Getting to know: Kim Whitney, Youth Program Coordinator
Kim is the heart and soul of our youth programs. You may have seen her around town leading Bike Clubs at University Park or James John or heading a line of Bike Campers on their way to some adventure. In addition to holding a master’s degree from the Leadership for Sustainability Education program at Portland State University, she’s an accomplished seamstress, crafter, and baker. An unabashed optimist, Kim’s sunny smile is practically the only light source our office needs during the long Portland winters.
What brought you to the Community Cycling Center?
My bike of courseâ€¦how else would I get there? But really: in 2005 I had just completed a PSU capstone class called “Bicycle Barriers” taught by Scott Cohen (now of Smart Trips) that focused on why people don’t want to ride their bikes. We surveyed people in the SE Hawthorne/Cesar Chavez neighborhood and learned a lot about why people make the choice to drive rather than bike. I was inspired by the project and wanted to learn more about how I could continue to do similar work. I was researching different organizations in town and found the Community Cycling Center. They happened to be hiring for an administrative assistant at the time and I had just the strange compilation of skills that they were looking for.
Why do you work here?
I love the community programs that we offer and the energy of the bike shop. I never tire of working with the kids, the team and the curriculum. I continually feel challenged and inspired.
What is your job title? What do you do?
I am the Youth Program Coordinator. My work focuses on implementing programs that support healthy activities and increase access to bicycles and safety education for youth. In collaboration with the Program Manager, I plan and coordinate the Bike Club and Bike Camp programs. During the programs, I support our amazing instructor team.
How busy are you right now on a scale of 1-10?
11.2! Bike Camp is by far my busiest season. While I do feel super busy, it’s hard to feel overwhelmed when I see so many smiling faces and hear about the amazing rides that the campers and instructors are enjoying.
What aspect of our work do you find most exciting right now?
I’m really excited about the shift toward creating a more family focused curriculum. At the end of the Bike Club program at University Park this spring, I was so excited that every single parent and guardian showed up to applaud the efforts of the ten graduates. I like to see families enjoying bike adventures together.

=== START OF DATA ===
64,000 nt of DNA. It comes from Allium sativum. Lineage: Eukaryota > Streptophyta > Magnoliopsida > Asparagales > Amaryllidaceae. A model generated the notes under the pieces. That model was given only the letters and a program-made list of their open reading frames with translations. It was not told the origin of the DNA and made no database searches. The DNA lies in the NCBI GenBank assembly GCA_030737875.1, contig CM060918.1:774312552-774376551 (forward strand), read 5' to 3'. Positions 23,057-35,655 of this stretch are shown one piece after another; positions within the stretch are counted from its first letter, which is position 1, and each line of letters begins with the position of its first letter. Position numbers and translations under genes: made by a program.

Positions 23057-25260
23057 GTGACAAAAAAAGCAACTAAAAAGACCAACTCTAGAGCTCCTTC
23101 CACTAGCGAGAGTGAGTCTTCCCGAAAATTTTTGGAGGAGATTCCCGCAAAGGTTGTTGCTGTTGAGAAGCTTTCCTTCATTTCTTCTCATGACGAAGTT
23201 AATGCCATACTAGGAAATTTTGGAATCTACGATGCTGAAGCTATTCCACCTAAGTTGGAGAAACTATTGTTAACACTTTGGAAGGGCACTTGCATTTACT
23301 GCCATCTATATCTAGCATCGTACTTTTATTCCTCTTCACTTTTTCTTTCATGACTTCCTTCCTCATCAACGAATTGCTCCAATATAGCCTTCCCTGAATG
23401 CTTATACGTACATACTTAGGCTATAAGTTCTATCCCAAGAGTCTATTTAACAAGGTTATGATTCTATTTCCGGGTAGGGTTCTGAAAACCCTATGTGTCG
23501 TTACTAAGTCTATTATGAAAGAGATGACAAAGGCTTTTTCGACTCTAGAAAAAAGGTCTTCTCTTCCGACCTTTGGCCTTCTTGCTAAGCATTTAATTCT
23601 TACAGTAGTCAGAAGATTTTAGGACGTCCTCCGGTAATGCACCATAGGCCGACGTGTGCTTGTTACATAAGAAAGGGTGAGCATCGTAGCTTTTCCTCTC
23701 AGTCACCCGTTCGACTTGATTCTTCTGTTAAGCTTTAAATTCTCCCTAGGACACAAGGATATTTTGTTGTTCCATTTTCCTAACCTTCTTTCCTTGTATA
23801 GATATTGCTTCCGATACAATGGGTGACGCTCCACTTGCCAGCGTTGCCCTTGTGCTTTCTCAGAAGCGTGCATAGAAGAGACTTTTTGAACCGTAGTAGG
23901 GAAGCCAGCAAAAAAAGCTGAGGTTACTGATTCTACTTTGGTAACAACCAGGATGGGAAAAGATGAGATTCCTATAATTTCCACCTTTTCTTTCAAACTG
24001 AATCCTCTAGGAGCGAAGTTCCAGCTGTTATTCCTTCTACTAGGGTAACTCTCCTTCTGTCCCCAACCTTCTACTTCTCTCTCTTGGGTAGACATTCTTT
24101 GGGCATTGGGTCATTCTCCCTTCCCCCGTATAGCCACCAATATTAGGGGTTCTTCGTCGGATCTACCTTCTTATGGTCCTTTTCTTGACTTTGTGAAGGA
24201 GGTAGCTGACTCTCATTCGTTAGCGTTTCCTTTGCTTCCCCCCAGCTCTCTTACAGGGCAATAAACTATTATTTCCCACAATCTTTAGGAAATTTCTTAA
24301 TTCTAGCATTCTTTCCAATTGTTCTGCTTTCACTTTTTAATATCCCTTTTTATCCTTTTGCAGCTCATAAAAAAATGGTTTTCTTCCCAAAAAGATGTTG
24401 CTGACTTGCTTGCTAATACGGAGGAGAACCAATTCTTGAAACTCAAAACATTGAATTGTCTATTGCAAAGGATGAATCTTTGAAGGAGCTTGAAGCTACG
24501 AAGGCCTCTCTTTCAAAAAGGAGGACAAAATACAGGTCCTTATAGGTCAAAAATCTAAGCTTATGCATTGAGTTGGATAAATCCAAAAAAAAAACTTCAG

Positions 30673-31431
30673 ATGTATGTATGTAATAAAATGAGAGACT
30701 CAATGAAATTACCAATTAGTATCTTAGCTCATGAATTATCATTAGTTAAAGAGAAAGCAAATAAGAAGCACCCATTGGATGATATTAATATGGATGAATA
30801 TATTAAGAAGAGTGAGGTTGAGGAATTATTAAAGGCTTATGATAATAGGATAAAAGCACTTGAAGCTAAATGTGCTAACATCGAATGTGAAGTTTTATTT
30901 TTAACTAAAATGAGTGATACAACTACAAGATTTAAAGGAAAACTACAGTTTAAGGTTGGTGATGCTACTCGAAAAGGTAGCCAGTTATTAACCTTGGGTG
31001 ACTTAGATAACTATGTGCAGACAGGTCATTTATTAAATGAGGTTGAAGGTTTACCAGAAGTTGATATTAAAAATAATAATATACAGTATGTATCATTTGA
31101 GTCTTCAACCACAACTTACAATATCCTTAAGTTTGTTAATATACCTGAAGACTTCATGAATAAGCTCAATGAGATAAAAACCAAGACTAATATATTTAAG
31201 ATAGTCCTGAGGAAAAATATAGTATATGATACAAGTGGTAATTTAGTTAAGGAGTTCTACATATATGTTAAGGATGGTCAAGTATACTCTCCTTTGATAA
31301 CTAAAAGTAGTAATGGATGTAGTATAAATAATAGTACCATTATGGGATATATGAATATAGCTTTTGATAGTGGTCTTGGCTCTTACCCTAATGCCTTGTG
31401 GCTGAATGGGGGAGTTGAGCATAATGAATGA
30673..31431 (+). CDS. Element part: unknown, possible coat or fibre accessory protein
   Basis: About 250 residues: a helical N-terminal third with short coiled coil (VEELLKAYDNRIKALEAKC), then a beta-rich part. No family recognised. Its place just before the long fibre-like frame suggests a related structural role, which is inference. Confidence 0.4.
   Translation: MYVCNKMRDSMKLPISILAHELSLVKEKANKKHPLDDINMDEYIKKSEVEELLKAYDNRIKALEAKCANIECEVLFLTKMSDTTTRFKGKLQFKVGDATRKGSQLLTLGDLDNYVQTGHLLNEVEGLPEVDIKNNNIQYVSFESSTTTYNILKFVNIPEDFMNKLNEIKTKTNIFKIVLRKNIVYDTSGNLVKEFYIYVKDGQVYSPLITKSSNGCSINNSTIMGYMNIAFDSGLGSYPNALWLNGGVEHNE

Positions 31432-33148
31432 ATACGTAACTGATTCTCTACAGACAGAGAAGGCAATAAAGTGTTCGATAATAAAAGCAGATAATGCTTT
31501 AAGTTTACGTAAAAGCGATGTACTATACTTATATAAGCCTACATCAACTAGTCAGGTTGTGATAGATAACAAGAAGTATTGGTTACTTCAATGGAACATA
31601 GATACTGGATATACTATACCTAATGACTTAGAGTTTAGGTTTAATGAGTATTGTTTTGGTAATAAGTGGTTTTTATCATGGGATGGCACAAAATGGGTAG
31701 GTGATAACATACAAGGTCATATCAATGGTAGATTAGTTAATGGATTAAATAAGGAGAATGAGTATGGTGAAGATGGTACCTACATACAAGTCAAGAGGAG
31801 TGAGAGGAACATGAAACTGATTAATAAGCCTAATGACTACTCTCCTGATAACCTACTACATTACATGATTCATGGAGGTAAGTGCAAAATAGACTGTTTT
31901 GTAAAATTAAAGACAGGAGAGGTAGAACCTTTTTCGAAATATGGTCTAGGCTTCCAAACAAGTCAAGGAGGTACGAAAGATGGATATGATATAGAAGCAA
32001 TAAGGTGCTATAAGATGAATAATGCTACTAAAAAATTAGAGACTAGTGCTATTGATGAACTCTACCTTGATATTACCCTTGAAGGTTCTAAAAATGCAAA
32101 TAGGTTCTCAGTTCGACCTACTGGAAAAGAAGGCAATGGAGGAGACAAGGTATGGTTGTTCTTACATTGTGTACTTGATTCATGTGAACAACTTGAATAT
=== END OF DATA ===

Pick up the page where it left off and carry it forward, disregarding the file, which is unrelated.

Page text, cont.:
What do you do when you’re not here?
My primary interests outside of work right now are cooking and gardening. On the weekends I’ve been battling the invasive weeds in my backyard, which makes me think a lot about poor Sisyphus. Otherwise, I’ve been spending lots of time enjoying new recipes from the two cooking blogs that I love to read.
What would the title of your biopic be? Who would play you?
Wow, this is a really tough question. I think it would be called “Ping!” and instead of an actor, I would like to see myself rendered as a claymation banana slug or maybe a tide pool creature, a sea urchin or a sea cucumber.
Tell us a Bike Camp story from this summer.
A few Fridays ago I enjoyed an afternoon ride with the Coasters camp. They were such an awesome group. After a break at Mio Gelato, we tackled the 17th street hill, known affectionately as “Mt. Doom.” The group pulled over to the side of the road a block before and huddled to get prepped for the adventure ahead. After a quick cheer and refueling with lots of water, they were off. It was amazing to see the entire group daringly make their way up the hill. Some rode the entire way up, some rode part of the way and walked the rest, but each camper worked their way up the hill with their bikes without stopping and with smiles on their faces! Once we all made it up we celebrated our accomplishment with cheers, sprays of cool water, and some of us took a quick rest in the grass. These moments are the source of my inspiration to continue to do the work and to help people get on their bikes.